Update: Projection Screens
High & Low Gain
The primary reason for high-gain screens has been to compensate for poor viewing environments. Other screens have been throwing in significant compromises to image quality, so the image will still be far less that it could be. Basically, if you don't control the environment you won't get a good image. If you do control the environment then you can make good use of a screen that will deliver the best image quality we've seen.
Prior to the introduction of gray screens, the gain has been fairly easy to understand. A gain of 1.0 suggested light was being reflected equally in every direction. Anything higher than 1.0 suggested the surface of the screen was reflecting light forward towards the audience. There was a significant fall off in the amount of light that could be seen at the left, right, top or bottom. About 14 years ago, we determined that a gain above 1.3 caused hot spots in the images at the proper viewing distance for high-definition images.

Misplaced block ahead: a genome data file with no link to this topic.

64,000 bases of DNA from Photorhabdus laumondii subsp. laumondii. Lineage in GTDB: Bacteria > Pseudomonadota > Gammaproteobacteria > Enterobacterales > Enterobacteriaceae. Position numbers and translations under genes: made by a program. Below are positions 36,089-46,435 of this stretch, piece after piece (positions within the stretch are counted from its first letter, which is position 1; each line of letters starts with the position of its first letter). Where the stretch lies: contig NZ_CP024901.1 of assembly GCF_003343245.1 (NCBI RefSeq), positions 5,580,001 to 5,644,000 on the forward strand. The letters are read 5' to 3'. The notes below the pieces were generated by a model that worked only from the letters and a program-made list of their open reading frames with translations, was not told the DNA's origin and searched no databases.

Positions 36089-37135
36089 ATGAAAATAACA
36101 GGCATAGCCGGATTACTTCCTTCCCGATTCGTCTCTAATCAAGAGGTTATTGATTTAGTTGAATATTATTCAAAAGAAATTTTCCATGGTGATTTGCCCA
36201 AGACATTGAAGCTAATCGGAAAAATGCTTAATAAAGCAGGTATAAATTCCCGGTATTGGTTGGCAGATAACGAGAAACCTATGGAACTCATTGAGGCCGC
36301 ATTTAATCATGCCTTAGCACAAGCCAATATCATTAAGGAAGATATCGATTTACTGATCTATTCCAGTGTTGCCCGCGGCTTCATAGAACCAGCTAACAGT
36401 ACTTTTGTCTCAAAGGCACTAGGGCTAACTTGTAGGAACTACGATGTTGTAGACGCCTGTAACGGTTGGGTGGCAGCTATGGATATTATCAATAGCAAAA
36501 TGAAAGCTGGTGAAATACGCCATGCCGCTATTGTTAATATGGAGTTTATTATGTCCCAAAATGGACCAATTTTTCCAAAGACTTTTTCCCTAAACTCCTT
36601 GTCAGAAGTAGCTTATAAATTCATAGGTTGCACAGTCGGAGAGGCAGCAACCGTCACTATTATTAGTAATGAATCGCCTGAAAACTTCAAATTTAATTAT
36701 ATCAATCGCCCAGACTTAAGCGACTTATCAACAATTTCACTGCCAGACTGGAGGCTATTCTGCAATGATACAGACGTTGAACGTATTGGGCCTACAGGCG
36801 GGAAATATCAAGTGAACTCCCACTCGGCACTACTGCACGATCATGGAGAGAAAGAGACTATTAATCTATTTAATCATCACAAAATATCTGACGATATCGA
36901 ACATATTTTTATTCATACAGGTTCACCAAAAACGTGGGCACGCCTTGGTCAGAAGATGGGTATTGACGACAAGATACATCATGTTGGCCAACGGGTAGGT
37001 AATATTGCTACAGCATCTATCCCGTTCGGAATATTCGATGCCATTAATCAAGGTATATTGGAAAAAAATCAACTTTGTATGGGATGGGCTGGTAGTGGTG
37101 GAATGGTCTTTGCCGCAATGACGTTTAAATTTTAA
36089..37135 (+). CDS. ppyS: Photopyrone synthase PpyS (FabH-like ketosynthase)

Some screen manufacturers were quick to point out that the visibility of these hot spots was partially dependent on how far away the projector was from the screen. They are right in that the 1.3 value was determined using CRT projectors using rather short throws. The projector was placed at about 1.3 to 1.5 times the width of the screen back away from the screen. The actual number, 1.3 to 1.5, was projector lens dependent. Some had a 'short' throw, 1.3, while others were able to provide a more uniform picture by placing the projector slightly further back from the screen, 1.5 times the width of the screen.
Along came lamp based projection technology and lenses that would allow the throw distance to be much longer. The Samsung projector we're using can be as far away as 2.2 times the width of the screen. In theory, the screen gain could be higher and you still wouldn't see hot spots. A higher-gain screen would provide audience members seated directly in front of the screen with more light than they would see from a low-gain screen. So what could be bad about that?